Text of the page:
Anxiety & Depression

“Let’s just be honest here… nothing is more exhausting than arguing with your own brain every day, all day. Every single thought is like a battle within itself. Having anxiety makes you care too much, having depression makes you not care enough. When you have both, it can be nothing short of hell.”

— Mallory Porche

Anxiety and depression are the most common reasons that individuals choose to enter counselling.

It’s not necessary to have a diagnosable anxiety or depressive disorder to feel anxious or depressed.

Some of the common symptoms of anxiety include:

  • Persistent worry, nervousness or fear
  • Restlessness, racing thoughts, and difficulty concentrating
  • Overly fixated on what other people think, fears of criticism or disapproval
  • Physical symptoms like dizziness, sweating, racing heart, tightness in your chest and perhaps feeling nauseous or claustrophobic

Some of the common symptoms of depression include:

  • Constant sadness (which may include dark or suicidal thoughts*)
  • Loss of interest or pleasure in favorite activities, or contact with others
  • Difficulty making decisions
  • Changes in sleeping and eating, with a marked decrease in energy

Anxiety and depression can occur because of psychological factors.

Every person experiences the effects of the outside world differently. We filter all of what happens in the world through our previous experiences, our upbringing and strongly held beliefs. This influences the way we think. Our thinking can easily become distorted in the present moment because of our past. For example, if we have a core belief that we are “not good enough,” and then if a friend doesn’t return our call immediately we might jump to the conclusion that it’s because we are not a good friend instead of that they might just be busy. This kind of thinking further contributes to our emotional suffering.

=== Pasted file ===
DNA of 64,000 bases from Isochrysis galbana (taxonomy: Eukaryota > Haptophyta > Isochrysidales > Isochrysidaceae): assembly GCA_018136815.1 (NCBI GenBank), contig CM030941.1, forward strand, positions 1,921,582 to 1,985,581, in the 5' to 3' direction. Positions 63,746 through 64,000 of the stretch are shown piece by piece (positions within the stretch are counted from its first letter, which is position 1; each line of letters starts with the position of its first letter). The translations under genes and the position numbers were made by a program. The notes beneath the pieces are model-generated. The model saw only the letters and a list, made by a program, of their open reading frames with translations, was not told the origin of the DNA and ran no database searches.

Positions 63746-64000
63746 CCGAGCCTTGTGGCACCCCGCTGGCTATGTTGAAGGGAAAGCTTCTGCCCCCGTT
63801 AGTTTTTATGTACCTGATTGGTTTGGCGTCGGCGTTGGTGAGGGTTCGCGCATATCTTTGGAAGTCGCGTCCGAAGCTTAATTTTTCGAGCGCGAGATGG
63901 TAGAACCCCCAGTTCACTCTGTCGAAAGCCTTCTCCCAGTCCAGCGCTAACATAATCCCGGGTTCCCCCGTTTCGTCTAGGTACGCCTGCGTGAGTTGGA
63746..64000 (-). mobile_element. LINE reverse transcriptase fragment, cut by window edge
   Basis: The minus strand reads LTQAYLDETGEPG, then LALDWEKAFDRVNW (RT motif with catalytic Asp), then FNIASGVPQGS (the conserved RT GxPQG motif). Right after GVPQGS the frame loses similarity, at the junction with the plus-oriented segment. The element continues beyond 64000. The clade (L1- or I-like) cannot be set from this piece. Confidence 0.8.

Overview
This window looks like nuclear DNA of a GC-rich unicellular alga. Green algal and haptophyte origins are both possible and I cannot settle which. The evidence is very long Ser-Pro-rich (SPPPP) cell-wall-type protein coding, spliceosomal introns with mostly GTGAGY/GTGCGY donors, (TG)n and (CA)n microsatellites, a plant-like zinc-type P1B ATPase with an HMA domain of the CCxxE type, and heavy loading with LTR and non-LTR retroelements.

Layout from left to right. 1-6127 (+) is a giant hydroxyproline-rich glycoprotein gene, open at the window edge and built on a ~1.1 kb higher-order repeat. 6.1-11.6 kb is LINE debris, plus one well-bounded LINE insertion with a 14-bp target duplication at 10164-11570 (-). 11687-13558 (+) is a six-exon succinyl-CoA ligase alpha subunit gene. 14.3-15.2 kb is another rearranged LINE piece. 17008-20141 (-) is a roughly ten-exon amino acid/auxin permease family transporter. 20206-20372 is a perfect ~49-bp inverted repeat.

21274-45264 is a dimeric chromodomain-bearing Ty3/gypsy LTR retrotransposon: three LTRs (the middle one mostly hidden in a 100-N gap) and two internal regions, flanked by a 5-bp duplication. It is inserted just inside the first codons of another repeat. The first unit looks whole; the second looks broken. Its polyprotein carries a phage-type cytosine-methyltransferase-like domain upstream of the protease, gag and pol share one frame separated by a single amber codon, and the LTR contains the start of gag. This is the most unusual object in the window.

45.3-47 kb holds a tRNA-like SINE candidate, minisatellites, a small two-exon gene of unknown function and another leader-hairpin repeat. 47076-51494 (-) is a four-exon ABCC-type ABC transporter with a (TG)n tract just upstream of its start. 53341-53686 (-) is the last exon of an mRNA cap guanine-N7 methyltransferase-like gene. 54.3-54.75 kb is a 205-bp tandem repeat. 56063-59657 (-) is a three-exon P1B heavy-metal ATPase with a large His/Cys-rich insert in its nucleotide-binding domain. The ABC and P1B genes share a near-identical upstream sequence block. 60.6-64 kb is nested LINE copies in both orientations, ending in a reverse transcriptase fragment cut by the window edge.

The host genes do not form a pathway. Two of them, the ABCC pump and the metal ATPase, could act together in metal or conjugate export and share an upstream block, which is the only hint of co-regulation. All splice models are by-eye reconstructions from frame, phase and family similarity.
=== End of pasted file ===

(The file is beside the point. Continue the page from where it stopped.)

We can also feel anxious or depressed following a stressful event.

The death of a loved one, a move, a divorce, financial difficulties, job loss, relationship conflict, chronic illness, a stressful workplace or social isolation can all be contributors.

While it is common to feel moments of anxiety and depression, if its persistent and you are struggling to feel better, counselling can help. With the help of your counsellor, you can take a look at the way you are thinking and make shifts in your mindset. There are a number of tools and techniques to help you not only manage your symptoms but also heal the root causes of your dysfunctional thinking.  Your counsellor will work with you to find the correct path that will help you move forward to a more peaceful and joyous life.

*If you are feeling suicidal and that you might harm yourself, go to the nearest emergency room or dial 911.

If you are not in immediate harm, but need to talk to someone immediately, call the crisis line in your area.

Northern BC Crisis Line: 1-888-562-1214